Top 10 Questions about Sciatica Pain

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Do you suffer from Sciatica Pain? If you're considering seeking a Physiotherapist but aren't quite sure where to start, here are the Top 10 Questions we receive and how we answer:

 

Q1 - How long does it take before the pain starts to go away?

Well, it depends on YOU. In general, it takes to 4 to 8 weeks to go through the first 2 phases of healing (no pain, all movement and strength back to normal). It may take another 1 to 4 months to get back to all activities you want to do...depending on how active you are. This is the third phase of healing.

Here are 10 variables that determine how fast someone can heal:

- Overall health. Healthy people heal faster. Younger people heal faster.

- Other health issues such as diabetes, heart disease, high blood pressure, tobacco use, alcohol abuse and body weight all influence healing rates…and make the time to heal longer.

- Diet. People who consume more nutrients in their calories heal faster than those who primarily eat processed foods.

- Rest levels. Our bodies need sleep and rest to rebuild. A lack of sleep slows healing time.

- Stress levels. People who have high levels of stress heal more slowly.

- Sedentary lifestyle. People who sit all day for work or to watch TV heal more slowly.

- People who follow advice and instruction from top level healthcare professionals heal more quickly than those who do not follow-through with care.

- People who are highly aware of their daily postures and habits heal more quickly…because they can adjust habits such as sleep or sitting positions more quickly.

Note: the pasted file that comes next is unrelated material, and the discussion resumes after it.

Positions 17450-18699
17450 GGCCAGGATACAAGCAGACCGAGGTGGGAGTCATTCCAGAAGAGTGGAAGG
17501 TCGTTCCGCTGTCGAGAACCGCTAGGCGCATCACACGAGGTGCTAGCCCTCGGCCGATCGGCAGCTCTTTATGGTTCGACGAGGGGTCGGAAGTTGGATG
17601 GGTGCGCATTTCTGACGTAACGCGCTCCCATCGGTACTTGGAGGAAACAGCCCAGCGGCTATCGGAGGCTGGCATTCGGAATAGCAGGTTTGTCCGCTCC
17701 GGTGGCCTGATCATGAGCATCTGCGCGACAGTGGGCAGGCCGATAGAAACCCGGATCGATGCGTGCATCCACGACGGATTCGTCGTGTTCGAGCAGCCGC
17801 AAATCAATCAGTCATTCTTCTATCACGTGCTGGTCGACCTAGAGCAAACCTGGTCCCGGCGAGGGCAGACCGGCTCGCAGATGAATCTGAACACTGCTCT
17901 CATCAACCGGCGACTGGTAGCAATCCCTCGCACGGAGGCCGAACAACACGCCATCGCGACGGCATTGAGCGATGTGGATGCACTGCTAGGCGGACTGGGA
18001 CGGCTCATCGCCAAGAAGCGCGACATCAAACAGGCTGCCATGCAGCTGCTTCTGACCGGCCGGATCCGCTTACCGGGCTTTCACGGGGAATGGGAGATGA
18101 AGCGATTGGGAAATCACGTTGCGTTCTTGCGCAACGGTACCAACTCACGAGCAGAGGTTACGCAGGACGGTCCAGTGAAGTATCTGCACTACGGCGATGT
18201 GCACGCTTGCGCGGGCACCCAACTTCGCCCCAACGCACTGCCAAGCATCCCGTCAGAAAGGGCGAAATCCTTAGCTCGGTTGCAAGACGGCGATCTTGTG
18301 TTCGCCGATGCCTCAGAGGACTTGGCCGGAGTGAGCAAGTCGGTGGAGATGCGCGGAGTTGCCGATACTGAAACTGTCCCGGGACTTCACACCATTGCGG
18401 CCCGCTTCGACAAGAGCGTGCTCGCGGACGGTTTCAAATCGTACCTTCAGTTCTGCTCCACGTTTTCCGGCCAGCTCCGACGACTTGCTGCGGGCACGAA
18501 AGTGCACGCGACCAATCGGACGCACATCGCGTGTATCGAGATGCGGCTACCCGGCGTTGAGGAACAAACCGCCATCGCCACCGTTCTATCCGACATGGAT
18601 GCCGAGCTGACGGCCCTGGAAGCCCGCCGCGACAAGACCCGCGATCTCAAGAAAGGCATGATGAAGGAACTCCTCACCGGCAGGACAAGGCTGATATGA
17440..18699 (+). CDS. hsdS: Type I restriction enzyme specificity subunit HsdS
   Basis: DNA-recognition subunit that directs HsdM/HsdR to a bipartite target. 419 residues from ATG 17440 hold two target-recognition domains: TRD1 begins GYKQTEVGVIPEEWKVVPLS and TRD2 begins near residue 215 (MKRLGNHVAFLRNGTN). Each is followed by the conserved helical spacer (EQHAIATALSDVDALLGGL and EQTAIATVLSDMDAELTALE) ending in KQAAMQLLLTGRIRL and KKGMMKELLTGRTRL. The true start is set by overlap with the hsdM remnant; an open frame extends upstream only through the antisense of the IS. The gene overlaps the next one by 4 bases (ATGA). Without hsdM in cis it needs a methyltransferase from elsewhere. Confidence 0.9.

- Readers heal more quickly. People with higher attention spans are more likely to be self-educated on a topic and more likely to follow-through with successful treatment.

- People who think there’s hope tend to be more persistent and won’t let anything stop them.

 

Q2 - How long before I see improvements?

Most people we see in the clinic feel better in 2 to 3 visits…or within 1 to 2 weeks. If you go longer than 2 weeks without feeling better or moving better…you may be wrong about the cause of your sciatica regardless of what your X-ray or MRI shows.

 

Q3 - Can I be completely healed or will this come back again?

Most people we see who complete the 3 Phases of Healing (meaning they no longer have pain, motion and strength are back to normal and they’re back to doing all the activities they want to do without pain)…they have a minimal chance the pain will return. The stronger the person is…the less likely the sciatica symptoms will come back. Your body is a bit like a car. If you take care of it, regularly change the oil and keep it running and fine tuned…little chance of break down. If you ignore it…very likely to break down and be in need of repair.

 

Q4 - Do I need any special equipment?

At Dynamic Health Physiotherapy, we use a minimalist approach… We don’t use big, fancy, expensive equipment… Most exercises can be done with a simple ball, exercise bands and a safe place to exercise. Our model focuses on world-class hands-on physiotherapy, a table and some basic exercise equipment you can use at home or on the road if travelling. This works best for most people.

 

Q5 - Should I use heat or ice on my leg?

The cause of most sciatica (pain, numbness or tingling in the leg) is in the lower back. Ice or heat on the leg will not change that. Consider that sciatica is “inflammation.” So if you’re inflamed…do you want to put heat on it and make it more inflamed? Or ice to calm the inflammation down. We have seen some people use ice on the lower back to calm down the inflammation temporarily.

 

Q6 - Which exercises should I do?

The best exercises for you depend on what the cause of your sciatica is. We cover the 3 most common causes… Herniated discs Stenosis, arthritis Pelvic or SI joint problem.

 

Q7 - How often should I do the exercises? Do I need to do them forever?